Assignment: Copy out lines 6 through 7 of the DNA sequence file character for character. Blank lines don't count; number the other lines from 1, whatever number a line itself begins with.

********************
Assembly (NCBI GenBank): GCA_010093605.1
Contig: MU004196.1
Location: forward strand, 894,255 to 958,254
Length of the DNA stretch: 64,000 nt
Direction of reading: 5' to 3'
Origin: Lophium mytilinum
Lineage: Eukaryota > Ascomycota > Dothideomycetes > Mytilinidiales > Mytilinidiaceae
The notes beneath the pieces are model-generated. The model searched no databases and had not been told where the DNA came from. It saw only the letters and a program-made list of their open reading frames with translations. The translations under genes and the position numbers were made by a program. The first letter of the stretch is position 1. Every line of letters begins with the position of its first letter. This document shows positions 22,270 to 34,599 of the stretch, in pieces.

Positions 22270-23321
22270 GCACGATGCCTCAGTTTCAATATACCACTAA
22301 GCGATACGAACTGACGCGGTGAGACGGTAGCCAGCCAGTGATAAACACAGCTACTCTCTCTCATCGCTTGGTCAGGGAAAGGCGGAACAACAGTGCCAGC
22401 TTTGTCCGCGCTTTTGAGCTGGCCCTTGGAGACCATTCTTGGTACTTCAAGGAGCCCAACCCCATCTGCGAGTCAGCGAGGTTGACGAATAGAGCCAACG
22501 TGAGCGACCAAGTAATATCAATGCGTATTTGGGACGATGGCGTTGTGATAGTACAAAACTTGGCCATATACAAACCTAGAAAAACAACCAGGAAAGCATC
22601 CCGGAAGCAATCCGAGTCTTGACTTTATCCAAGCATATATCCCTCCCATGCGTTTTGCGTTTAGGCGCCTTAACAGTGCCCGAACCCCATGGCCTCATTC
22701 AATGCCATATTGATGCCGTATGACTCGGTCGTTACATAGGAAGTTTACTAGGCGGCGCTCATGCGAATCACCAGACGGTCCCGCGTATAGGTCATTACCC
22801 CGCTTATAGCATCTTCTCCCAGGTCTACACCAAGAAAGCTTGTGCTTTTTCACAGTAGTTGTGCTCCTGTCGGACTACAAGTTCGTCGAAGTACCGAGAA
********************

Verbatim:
Origin: Lophium mytilinum
Lineage: Eukaryota > Ascomycota > Dothideomycetes > Mytilinidiales > Mytilinidiaceae